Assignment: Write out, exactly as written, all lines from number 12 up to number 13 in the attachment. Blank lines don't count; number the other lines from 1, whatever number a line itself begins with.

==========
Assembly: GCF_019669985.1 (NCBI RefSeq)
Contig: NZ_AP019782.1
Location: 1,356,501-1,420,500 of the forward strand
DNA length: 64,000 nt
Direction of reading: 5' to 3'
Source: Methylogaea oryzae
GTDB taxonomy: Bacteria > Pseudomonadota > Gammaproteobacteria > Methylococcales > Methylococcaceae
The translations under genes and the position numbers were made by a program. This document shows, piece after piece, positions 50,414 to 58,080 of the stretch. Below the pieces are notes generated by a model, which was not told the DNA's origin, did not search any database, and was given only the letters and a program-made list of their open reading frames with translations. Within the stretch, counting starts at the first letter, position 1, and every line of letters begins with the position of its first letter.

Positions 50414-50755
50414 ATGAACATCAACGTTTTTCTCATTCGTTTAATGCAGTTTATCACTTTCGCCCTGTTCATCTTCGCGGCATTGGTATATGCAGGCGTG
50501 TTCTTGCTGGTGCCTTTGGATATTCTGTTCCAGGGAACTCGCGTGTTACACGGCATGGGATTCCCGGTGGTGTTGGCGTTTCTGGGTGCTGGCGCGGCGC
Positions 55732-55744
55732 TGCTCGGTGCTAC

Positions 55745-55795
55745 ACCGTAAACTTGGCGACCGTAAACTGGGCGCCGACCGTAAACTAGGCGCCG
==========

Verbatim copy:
Positions 55732-55744
55732 TGCTCGGTGCTAC